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Chapter 13 Notes

by: Krista Notetaker

Chapter 13 Notes LSLS 7060

Krista Notetaker
GPA 4.0

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About this Document

These are the notes that cover chapter 13 of our textbook. The notes are organized based on the headings throughout the chapter rather than the learning outcomes.
Applied Linguistics
Dr. Hye Pae
Class Notes
Language and Identity
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This 4 page Class Notes was uploaded by Krista Notetaker on Thursday April 7, 2016. The Class Notes belongs to LSLS 7060 at University of Cincinnati taught by Dr. Hye Pae in Spring 2016. Since its upload, it has received 18 views.


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Date Created: 04/07/16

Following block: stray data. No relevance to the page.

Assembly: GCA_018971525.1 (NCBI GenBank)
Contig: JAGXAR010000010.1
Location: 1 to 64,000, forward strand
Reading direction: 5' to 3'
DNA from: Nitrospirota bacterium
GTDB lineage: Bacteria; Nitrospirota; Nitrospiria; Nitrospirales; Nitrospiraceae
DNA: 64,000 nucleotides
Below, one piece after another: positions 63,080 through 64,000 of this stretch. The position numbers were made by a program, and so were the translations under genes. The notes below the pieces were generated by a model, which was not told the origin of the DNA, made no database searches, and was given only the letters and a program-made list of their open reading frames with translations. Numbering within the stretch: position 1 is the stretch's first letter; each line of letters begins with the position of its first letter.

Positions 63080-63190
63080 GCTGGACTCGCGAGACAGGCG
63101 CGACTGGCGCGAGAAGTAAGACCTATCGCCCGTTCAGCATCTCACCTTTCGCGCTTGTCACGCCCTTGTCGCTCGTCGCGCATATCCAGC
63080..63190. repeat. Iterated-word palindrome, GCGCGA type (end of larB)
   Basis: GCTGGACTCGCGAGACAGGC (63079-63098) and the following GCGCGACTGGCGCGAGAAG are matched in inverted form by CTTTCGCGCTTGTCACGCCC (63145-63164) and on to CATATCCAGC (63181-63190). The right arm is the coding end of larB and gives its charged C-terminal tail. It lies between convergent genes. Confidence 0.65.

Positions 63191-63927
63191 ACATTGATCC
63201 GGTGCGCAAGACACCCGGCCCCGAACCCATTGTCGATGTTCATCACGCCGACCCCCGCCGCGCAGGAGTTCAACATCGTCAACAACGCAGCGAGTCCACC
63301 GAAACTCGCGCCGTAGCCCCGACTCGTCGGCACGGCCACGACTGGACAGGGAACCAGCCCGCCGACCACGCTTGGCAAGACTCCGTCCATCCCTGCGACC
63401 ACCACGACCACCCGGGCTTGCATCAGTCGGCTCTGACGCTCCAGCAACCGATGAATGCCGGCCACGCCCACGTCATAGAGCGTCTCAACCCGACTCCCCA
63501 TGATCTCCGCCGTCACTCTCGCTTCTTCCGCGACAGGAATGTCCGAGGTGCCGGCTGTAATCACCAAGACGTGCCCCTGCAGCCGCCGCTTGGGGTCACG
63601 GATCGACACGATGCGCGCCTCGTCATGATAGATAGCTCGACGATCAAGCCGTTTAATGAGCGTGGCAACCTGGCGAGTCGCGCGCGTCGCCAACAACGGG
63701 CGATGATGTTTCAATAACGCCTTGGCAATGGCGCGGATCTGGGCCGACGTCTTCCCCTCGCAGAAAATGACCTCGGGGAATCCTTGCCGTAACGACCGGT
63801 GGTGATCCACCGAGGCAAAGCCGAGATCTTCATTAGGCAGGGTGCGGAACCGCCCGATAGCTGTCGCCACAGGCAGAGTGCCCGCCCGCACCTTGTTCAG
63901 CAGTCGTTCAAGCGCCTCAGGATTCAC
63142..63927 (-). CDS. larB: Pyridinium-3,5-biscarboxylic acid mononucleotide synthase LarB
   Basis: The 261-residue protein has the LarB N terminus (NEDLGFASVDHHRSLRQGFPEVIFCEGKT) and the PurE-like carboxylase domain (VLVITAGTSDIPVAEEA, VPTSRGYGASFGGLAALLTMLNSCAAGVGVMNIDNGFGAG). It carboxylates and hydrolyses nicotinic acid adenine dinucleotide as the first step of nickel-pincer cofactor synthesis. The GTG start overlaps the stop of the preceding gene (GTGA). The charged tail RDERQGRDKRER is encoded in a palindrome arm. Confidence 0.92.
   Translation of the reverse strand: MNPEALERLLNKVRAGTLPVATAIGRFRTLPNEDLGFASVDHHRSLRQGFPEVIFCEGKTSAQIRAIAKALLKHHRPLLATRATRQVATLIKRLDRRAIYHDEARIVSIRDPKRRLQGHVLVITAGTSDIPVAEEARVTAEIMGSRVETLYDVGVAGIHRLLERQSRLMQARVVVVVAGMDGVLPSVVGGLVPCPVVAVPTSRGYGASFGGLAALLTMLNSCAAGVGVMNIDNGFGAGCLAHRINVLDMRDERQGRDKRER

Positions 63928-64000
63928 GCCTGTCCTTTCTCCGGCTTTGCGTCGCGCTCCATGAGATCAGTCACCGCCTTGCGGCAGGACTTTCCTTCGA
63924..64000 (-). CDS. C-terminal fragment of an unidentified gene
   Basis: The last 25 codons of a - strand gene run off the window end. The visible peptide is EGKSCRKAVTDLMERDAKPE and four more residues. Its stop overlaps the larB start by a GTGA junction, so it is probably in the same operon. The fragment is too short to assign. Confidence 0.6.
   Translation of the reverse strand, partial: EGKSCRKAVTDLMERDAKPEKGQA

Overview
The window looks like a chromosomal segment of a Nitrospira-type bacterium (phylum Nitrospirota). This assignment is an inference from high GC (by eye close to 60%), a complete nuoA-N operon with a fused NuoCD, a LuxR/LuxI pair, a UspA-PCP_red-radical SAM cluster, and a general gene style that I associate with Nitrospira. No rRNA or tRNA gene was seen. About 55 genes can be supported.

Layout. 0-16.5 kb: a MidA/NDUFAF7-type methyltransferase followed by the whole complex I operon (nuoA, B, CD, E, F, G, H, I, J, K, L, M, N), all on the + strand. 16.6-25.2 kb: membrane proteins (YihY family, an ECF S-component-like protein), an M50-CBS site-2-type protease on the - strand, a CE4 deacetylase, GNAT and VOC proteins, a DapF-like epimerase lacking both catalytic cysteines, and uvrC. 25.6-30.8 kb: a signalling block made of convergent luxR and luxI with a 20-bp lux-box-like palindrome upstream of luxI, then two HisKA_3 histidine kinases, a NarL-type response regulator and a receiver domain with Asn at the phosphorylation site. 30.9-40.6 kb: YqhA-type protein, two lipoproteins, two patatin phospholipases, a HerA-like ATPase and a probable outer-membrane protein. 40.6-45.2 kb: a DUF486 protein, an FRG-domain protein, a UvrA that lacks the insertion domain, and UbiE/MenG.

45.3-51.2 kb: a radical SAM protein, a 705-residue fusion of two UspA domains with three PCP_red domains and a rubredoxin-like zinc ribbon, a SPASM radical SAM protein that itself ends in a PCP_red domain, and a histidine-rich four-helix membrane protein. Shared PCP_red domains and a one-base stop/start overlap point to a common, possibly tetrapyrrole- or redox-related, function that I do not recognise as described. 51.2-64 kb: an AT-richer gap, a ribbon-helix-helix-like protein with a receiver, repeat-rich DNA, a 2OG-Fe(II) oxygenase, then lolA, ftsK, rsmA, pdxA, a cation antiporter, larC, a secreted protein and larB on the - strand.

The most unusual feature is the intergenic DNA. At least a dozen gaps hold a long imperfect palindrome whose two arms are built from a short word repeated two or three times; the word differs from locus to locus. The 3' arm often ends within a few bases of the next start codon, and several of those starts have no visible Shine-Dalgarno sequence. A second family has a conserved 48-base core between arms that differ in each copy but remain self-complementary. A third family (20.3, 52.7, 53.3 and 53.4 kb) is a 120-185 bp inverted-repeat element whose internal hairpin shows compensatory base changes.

Module  13  Notes   Narratives  and  Language  &  Identity   Written  by:  Krista  Anstead   April  2016     Learning  Outcomes   •   articulate  the  role  of  narratives  in  learning  contexts.   •    summarize  the  narrative  structures  in  relation  to  the  two  frameworks  discussed  in  the   chapter.   •    implement  narrative  analysis  in  lesson  plans.   •    make  use  of  narrative  inquiry  in  cultivating  students'  funds  of  knowledge.   •    identify  current  inquiries  into  identity  research.   •    articulate  how  language  is  closely  related  to  one's  identity.   •    use  a  discourse  analysis  as  an  instructional  tool  for  identity  inquiry  in  the  classroom.   •    make  a  connection  between  identity  inquiry  and  second  language  learning.   •    identify  major  research  on  second  language  and  identity.     Readings/References:   Razfar,  A.  &  Rumenapp,  J.  (2014).  Language  and  identity:  Who  we  are  and  how  we  speak.  In     Applying  linguistics  in  the  classroom:  A  sociocultural  approach  (pp.  269-­‐286).  New  York:   Routledge.     Acronyms:   •   Funds  of  knowledge  =  FOK   •   Narrative  inquiry  =  NI   •   Narrative  analysis  =  NA   •   Cultural  History  of  Activity  Theory  =  CHAT   •   National,  Institutional,  Discursive,  Affinity,  Learner,  and  Solidarity  =  NIDALS     Chapter  13  Notes   Introduction   •   Almost  all  areas  of  linguistics  have  to  deal  with  the  connection  between  language  and   identity   •   During  the  cognitive  revolution,  identity  was  construed  as  a  natural  phenomenon  that   often  corresponded  to  language   o   Identity  was  reduced  to  biology,  meaning  genetically  determined  traits  and   attributes   •   Constructivist  theories  view  language  as  essential  to  identity  construction,  yet  still  have   a  narrow  view  of  the  context  of  development   •   Sociocultural  theories  view  language  as  a  mediational  tool  through  which  identities  are   assumed  and  stances  are  taken  to  identify  ourselves  and  others  in  socially  organized   activity  systems     Current  trends  in  identity  research   •   CHAT:  situated  theory  of  learning  and  development  that  affords  special  insights  into   examining  learning  not  only  from  the  top  of  the  class  but  also  from  the  margins  and   non-­‐school  spaces  of  life   o   The  activities  that  T  design  should  generate  shifts  in  learner  identities,   specifically  between  novice  and  expert  in  a  particular  activity   o   Learning  style  metaphor  frames  learners  and  learning  in  static  terms   o   Roles  of  learners  are  continuously  shifting  based  on  how  they  orient  themselves   within  activity  systems   o   Leveraging  S  knowledge  and  positioning  them  according  to  expert  learner   identities  requires  a  deeper  connection  with  their  FOK   o   Intersections  of  language,  learning,  and  learner  identities  converge  in  the   relationship  between  peers,  T,  and  the  communities  of  each   •   NIDALS:  combines  sociocultural  principles  of  learning  with  critical  understandings  of   language   o   We  need  to  regularly  challenge  the  boundaries  that  mark  each  identity   o   Learner  identities  change  as  they  take  on  different  roles  within  activities   §   Natural  N-­‐identities   •   Primordial  identities  are  the  basis  of  how  we  present  ourselves  to   the  world   •   Traits  we  generally  consider  to  be  unchangeable,  determined,  and   out  of  our  control   •   Debate  of  nature  versus  nurture  are  ideological  stances  on  n-­‐ identities   •   Many  of  the  assumptions  regarding  ability,  assessment,   achievement,  learning  styles,  learning  disorders,  and  disabilities   are  couched  in  the  N-­‐identity  frame   •   Good  classroom  activity:  have  S  list  and  discuss  the  various  N-­‐ identities  that  shape  their  life   §   Institutional  I-­‐identities   •   Day-­‐to-­‐day  life,  many  of  the  functions  we  perform   •   Make  us  who  we  are  because  they  are  governed  by  the  power  of   social  and  political  legitimacy   •   Sanctioned  labeling  systems   •   Institutional  practices  of  inclusion  and  exclusion,  domination  or   subordination,  equivalence  and  difference  all  mark  status  within   socially  organized  activities  based  on  ideological  preferences.     •   The  declaration  of  that  identity  is  what  makes  the  S  who  he  or  she   is  within  the  cultural  milieu  of  the  school   •   Race,  ethnicity,  and  gender  are  all  social  constructs  that  have   been  institutionalized   •   In  schools,  these  issues  are  complicated  further  political   considerations  when  it  comes  to  ethnic/racial  identification   •   All  of  the  label  and  names  have  different  institutional  affiliations   and  ideological  implications   •   I-­‐identity  of  a  person  is  often  tightly  linked  to  the  N-­‐identity   §   Discursive  D-­‐identities   •   Someone  is  who  they  are  because  of  how  they  are  positioned   with  others  in  talk  and  face-­‐to-­‐face  interactions   •   Vary  greatly   •   Often  play  into  how  we  respond  to  each  other   §   Affinity  A-­‐identities   •   An  affective  and/or  ideological  connection  that  binds  the   participants  with  common  immediate  goals,  practices,  and  larger   purposes   •   Found  with  other  people  who  engage  in  those  same  goals  and   practices   •   Generally  developed  on  four,  not  necessarily  hierarchal,  levels   o   Intrapersonal   o   Interpersonal   o   Institutional   o   Ideological  alignments   •   Draws  on  N-­‐identity,  I-­‐identity,  and  D-­‐identity   •   Affinity  groups  are  formed  by  people  who  share  the  same  labels   and  experiences   •   Somewhat  tricky  to  understand  because  they  are  often  contrary   to  the  way  we  see  identity  in  daily  life   •   Have  the  potential  to  obscure  phenol-­‐typical  attributes   §   Learner  L-­‐identities   •   Learning  style  metaphor  frames  learners  and  learning  in  static   terms   •   Roles  of  learners  are  continuously  shifting  based  on  how  they   orient  themselves  within  activity  systems   •   Leveraging  S  knowledge  and  positioning  them  according  to  expert   learner  identities  requires  a  deeper  connection  with  their  FOK   •   Intersections  of  language,  learning,  and  learner  identities   converge  in  the  relationship  between  peers,  T,  and  the   communities  of  each   §   Solidarity  S-­‐identities   •   Labels  we  give  them,  the  names  we  call  them,  all  of  these  have   specific  assumptions  and  values  attached  to  them   •   Through  the  centrality  of  their  FOK,  we  recognize  that  S  identify   and  position  themselves  differently     Language,  identity,  and  indexing   •   Language  plays  an  integral  role  in  identity  development  and  representation   •   Indexicalization:  Language  is  tightly  connected  to  ALL  of  our  NIDALS  identities   o   Through  indexicality,  we  announce  our  identities  and  ideologies  through  the   spoken  and/or  written  word   •   Language  form  actually  “stands  in”  for  the  perception  of  a  language  ideological   viewpoint   •   Language  ideologies:  the  ways  we  view  and  use  language  structure  to  index  larger   sociopolitical  and  historical  relations   •   Language  is  not  an  object  in  the  outside  world  that  we  can  obtain;  it  is  something  that   we  do  through  social  practice   •   Translanguaging:  code  switching,  or  switching  between  two  different  languages  while   communicating     In-­‐betweenness   •   People  do  not  engage  in  a  single,  monolithic  culture  free  from  variation  and  diversity   •   Culture  is  not  static,  but  rather  dynamic  and  changing;  this  leaves  us  always  in  a  complex   social  world  in  which  we  are  in-­‐between   •   In-­‐between  practices  resonate  in  the  context  of  schooling  and  language  use   •   ELLs  in  schools  often  come  from  communities  with  different  values  and  different  literacy   and  language  practices  from  dominant  society   •   S  are  forced  to  fit  in  the  in-­‐between  space,  where  symbols  are  adapted  for  the  new   context   •   S  may  very  well  be  in-­‐between  conflicting  narratives,  moralities,  and  languages     Conclusion     •   In  moving  from  N-­‐identities  to  a  position  of  solidarity,  T  must  purposefully  and   consciously  embark  on  a  journey  of  learning  about  their  S   •   Necessary  to  build  learning  environments  that  are  grounded  in  S’s  FOK  and  the  in-­‐ between  epistemologies  that  they  undoubtedly  possess     Case  studies   •   In  many  cases,  ELLs  are  evaluated  on  language,  not  whether  they  can  recount  the   knowledge  or  step-­‐by-­‐step  instructions   •   Sometimes  S  are  left  out  because  of  their  language,  which  is  similar  to  racialized  and   racist  attitudes  in  society  in  general   •   Learning  English  can  create  a  mix-­‐up  of  languages,  which  can  cause  S  to  not  be  able  to   express  themselves  in  either  language   •   Linguicism:  identifying  people  as  inferior,  incapable  of  making  choices,  due  to  a   difference  in  language  or  accent     Db  Post   Open  Discussion  this  week!